1. Work in pairs. Discuss with your partner whether you prefer to read a book or
watch a performance at the theatre and state your reasons.
2. Think of the differences between reading a book and watching a play and fill
in the two columns below.
Reading a book Watching a play
The word drama is used to define any work that is to be performed on the stage by
actors. It is a genre that differs from poetry and fiction because it has some
characteristics that are peculiar to it and can be easily detected.
The Prime of Miss Jean Brodie
by Muriel Spark (1961)
The teachers here seemed to have no thoughts of anyone’s personalities apart from
their speciality in life, whether it was mathematics, Latin or science. They treated
the new first-formers as if they were not real, but only to be dealt with, like
symbols of algebra, and Miss Brodie’s pupils found this refreshing at first.
Wonderful, too, during the first week was the curriculum of dazzling new
subjects, and the rushing to and from room to room to keep to the time-table. Their
days were now filled with unfamiliar shapes and sounds which were magically
Proud, cultured, dissociated from ordinary life, the great circles and triangles of geometry, the
romantic, her ideas hieroghyphics of Greek on the page...
were progressive, even (from Chapter IV)
by George Bernard Shaw (1905)
LADY BRITOMART: Don’t begin to read, Stephen. I shall require all your
STEPHEN: It was only while I was waiting –
LADY BRITOMART: Don’t make excuses, Stephen. (He puts down the
newspaper). Now! I have not kept you waiting very long, I think.
STEPHEN: Not at all, mother.
LADY BRITOMART: Bring me my cushion. (He takes the cushion from the chair
at the desk and arranges it for her as she sits down on the settee). Sit down. ( He
sits down and fingers his tie nervously). Don’t fiddle with your tie, Stephen: there
is nothing the matter with it.
STEPHEN: I beg your pardon. (He fiddles with his watch chain instead).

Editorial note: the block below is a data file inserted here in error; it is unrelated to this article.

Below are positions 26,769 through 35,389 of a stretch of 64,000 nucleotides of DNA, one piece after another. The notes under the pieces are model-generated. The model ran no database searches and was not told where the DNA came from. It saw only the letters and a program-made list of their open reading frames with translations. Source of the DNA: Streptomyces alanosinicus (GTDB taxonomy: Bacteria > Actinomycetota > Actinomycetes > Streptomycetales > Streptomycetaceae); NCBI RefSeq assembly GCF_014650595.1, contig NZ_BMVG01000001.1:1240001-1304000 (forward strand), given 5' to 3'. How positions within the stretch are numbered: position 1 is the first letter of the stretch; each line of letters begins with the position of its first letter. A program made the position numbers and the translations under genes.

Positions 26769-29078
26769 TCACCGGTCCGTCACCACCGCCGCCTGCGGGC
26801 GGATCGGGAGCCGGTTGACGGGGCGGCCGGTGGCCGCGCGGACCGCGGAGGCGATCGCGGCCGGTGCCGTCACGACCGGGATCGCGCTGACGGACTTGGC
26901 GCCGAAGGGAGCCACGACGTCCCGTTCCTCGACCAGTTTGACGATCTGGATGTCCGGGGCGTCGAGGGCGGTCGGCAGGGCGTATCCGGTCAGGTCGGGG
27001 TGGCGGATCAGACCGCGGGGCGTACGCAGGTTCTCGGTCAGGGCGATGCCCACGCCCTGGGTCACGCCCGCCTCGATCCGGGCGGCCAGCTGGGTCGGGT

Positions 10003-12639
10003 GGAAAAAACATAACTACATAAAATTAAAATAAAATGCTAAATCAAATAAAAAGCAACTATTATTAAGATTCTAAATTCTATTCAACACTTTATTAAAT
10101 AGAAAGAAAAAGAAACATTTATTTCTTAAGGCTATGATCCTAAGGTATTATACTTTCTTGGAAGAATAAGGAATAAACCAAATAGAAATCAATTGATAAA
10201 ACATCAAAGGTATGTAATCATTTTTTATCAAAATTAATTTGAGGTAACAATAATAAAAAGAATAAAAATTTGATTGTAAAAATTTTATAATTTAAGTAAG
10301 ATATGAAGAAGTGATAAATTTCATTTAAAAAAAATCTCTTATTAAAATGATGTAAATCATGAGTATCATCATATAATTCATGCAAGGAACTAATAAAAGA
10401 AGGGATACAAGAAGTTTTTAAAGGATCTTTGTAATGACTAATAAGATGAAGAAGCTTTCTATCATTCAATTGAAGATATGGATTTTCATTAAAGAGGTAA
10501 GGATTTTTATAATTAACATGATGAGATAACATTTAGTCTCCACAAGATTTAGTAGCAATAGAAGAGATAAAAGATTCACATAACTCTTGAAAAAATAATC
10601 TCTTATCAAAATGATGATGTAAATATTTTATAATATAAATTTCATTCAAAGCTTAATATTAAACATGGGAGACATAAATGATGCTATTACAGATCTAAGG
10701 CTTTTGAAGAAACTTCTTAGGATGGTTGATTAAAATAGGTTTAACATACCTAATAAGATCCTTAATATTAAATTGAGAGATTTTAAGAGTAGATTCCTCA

LADY BRITOMART: Now are you attending to me, Stephen?
STEPHEN: Of course, mother.
LADY BRITOMART: No; it’s not of course. I want something much more than
fiddle: play aimlessly your everyday matter-of-course attention. I am going to speak to you very
seriously, Stephen. I wish you would let that chain alone.
3. Read the two texts above and consider the following lists. One of them must
be completed by the word ‘narrator’. Which one?
Drama Narrative prose
. text . text
. author . author
. public . public
. ______________ . ______________
The narrator has several functions like describing actions, describing people and
places, describing thoughts and feelings, informing on future events, reporting past
events, making general considerations, describing interactions between people and
In the theatre these functions are carried by the following devices.
stage directions DEVICES OF A PLAY
a) Stage directions: the written instructions in the text of a play which
explain what an actor should do, details of location, scenery and effects;
b) Dialogue: the conversation in a play between two or more people;
dialogue c) Soliloquy: a speech in a play in which a character speaks to himself, with or
without an audience. It allows the character to express his thoughts and feelings as if
he were thinking aloud. It is an accepted dramatic convention that enables a
dramatist to convey important information about the character directly to the
audience, his innermost thoughts and feelings, his motives and intentions.
Monologue is the term used to define a long speech by one character but it does
not necessarily imply the revelation of his feelings and thoughts. A monologue is not
confined to the theatre but is also found in other literary genres.
soliloquy d) Aside: is a term used when a few words or a short passage is spoken in an
undertone to the audience. An aside is a kind of secret communication not meant to
be heard by the other characters on the stage. If two or more characters are ‘included’
in the aside, then the other characters are ‘excluded’. The audience always has the
privilege of being included.
4. The following are short passages from plays where these devices are used. Use
the lists provided below and write the appropriate function/s and device/s
aside employed, next to each example. One example has been provided to help you.
a) stage directions 1) describing people and places
b) dialogue 2) describing thoughts and feelings